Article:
Pupae are cryptically colored and are usually found in crevices in bark, under loose bark, or under leaf litter at the bases of tree where they are usually hidden from sight (Opler and Krizek 1984). When touched they squeak (Downey and Allyn 1973), which may have a defensive function (Minno and Minno 1999).
False head: After landing, the butterfly turns around so its head is oriented downward and the tails are oriented upward (Winkler 1977). As with the other hairstreak butterflies, perching adults move their hind wings up and down (Sourakov 2017). The tails on the hind wings with their associated spots resemble a head. The movement of the tails is believed to attract a potential predator's attention to that part of the wings which then is torn away, allowing the butterfly to escape. Sourakov (2013) demonstrated that the false head of the red-banded hairstreak, Calycopis cecrops (Fabricius), allowed it to escape attack by the jumping spider, Phidippus pulcherrimus Keyserling.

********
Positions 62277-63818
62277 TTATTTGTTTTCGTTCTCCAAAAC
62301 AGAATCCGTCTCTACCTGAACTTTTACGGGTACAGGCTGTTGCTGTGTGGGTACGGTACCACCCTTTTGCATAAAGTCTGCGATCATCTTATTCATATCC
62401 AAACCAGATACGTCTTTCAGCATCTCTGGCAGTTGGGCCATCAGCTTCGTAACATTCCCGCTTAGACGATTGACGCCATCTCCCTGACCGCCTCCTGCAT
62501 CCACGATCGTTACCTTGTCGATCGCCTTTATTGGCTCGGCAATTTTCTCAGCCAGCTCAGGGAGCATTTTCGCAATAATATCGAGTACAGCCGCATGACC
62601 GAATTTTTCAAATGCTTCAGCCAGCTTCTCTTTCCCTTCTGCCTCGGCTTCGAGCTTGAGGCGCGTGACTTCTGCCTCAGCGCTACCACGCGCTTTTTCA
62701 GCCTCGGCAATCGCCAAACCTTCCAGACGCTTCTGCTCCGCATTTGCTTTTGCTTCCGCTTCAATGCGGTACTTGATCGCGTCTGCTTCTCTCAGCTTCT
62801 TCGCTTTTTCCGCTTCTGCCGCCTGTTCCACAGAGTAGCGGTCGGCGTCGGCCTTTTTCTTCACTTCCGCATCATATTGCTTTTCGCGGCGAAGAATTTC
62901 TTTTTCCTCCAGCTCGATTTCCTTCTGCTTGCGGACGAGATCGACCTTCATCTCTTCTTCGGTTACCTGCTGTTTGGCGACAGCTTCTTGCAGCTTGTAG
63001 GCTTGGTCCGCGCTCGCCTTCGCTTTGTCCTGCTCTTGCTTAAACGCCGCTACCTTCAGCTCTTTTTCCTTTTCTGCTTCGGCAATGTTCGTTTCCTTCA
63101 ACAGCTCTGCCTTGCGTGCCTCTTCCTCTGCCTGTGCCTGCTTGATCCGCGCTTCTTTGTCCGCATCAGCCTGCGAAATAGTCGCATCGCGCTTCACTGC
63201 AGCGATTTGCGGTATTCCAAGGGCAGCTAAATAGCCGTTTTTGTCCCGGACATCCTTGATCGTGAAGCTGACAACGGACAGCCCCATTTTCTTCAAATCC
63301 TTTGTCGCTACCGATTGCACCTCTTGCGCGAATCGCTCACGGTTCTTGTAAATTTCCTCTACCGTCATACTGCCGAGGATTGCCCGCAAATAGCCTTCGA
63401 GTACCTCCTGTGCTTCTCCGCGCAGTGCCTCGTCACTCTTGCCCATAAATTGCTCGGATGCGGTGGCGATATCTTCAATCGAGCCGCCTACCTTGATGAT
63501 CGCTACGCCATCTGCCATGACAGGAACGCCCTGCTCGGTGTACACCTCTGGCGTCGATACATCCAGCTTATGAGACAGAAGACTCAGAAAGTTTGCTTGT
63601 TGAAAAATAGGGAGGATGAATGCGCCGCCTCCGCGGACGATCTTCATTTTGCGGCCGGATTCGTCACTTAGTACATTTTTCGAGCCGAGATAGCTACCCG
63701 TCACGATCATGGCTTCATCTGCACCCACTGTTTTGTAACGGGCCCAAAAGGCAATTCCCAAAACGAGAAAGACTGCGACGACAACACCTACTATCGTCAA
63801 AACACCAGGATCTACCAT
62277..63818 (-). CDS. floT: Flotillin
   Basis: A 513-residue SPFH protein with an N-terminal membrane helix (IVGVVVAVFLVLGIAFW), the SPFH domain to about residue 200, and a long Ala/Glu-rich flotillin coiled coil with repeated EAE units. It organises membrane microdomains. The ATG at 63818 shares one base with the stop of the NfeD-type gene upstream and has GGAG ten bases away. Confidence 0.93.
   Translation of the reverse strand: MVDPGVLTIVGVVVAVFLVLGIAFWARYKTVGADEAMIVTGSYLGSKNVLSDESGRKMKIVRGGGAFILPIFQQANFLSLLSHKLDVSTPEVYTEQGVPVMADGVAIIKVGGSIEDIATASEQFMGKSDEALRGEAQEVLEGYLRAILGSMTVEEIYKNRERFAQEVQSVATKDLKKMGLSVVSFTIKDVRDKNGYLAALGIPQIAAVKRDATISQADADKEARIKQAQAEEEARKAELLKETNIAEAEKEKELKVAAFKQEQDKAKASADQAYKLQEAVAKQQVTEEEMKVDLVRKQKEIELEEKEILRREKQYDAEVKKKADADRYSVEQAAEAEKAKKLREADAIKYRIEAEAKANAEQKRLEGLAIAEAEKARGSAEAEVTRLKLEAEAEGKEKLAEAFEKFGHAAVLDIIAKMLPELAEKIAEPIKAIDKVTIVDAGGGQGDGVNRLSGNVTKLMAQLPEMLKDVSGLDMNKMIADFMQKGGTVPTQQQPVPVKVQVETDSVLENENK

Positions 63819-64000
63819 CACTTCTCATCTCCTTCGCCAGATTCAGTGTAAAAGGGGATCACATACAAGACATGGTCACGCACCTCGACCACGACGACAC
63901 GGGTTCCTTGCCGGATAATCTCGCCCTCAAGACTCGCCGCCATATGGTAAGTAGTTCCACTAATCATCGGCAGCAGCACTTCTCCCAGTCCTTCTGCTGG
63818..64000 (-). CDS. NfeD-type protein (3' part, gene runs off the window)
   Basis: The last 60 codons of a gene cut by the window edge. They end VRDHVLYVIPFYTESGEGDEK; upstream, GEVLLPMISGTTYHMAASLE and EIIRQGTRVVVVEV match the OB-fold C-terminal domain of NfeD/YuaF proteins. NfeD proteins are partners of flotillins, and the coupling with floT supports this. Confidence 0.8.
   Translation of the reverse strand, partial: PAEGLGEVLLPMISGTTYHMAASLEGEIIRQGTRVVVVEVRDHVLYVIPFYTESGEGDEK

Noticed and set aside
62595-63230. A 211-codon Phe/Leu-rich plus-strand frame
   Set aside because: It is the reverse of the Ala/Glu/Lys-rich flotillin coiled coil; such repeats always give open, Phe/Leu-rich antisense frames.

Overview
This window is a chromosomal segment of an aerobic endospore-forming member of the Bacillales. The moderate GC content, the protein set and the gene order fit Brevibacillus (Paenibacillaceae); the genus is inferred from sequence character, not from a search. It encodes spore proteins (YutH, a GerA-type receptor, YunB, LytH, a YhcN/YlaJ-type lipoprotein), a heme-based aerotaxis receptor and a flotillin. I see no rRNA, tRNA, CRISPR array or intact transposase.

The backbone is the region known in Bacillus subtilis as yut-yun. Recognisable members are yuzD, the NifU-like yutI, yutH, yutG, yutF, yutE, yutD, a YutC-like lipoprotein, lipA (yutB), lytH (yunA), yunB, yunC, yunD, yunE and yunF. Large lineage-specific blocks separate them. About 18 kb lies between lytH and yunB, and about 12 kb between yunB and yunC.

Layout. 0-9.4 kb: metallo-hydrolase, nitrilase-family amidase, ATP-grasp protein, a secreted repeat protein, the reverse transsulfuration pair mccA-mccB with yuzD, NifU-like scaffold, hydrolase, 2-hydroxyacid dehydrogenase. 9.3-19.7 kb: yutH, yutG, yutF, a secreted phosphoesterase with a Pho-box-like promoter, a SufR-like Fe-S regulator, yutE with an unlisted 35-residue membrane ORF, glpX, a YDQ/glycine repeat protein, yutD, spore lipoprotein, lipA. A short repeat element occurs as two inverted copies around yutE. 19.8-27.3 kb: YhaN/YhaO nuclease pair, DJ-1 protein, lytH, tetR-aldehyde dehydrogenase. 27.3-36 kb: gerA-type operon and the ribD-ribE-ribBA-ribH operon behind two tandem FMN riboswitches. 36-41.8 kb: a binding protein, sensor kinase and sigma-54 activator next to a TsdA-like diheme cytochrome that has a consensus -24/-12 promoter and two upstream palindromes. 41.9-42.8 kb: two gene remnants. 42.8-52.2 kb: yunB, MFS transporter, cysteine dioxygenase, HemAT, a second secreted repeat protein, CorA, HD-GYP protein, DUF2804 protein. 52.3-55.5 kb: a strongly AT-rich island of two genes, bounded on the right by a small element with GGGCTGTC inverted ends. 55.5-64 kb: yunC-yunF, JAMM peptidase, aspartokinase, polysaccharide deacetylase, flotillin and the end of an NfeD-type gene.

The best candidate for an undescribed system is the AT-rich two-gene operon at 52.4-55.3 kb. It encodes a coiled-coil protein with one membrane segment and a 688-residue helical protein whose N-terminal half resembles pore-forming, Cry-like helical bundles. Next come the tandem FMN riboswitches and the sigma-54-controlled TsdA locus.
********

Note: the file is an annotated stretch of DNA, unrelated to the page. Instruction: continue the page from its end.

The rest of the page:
Smith et al. (1994) suggested that great purple hairstreak larvae may sequester toxins from their mistletoe hosts and that the bright coloring of adults may serve as a warning to potential predators. The adults rest with their wings together exposing the bright orange underside of the abdomen and the reddish-orange spots on the bases of the wings. Orange colors have been demonstrated to be particularly effective as deterrents to predators (Pegram and Rutowski 2014).
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*Winkler's description date "1779" for Atlides halesus is erroneous. The correct date is "1777" (see Brown 1941).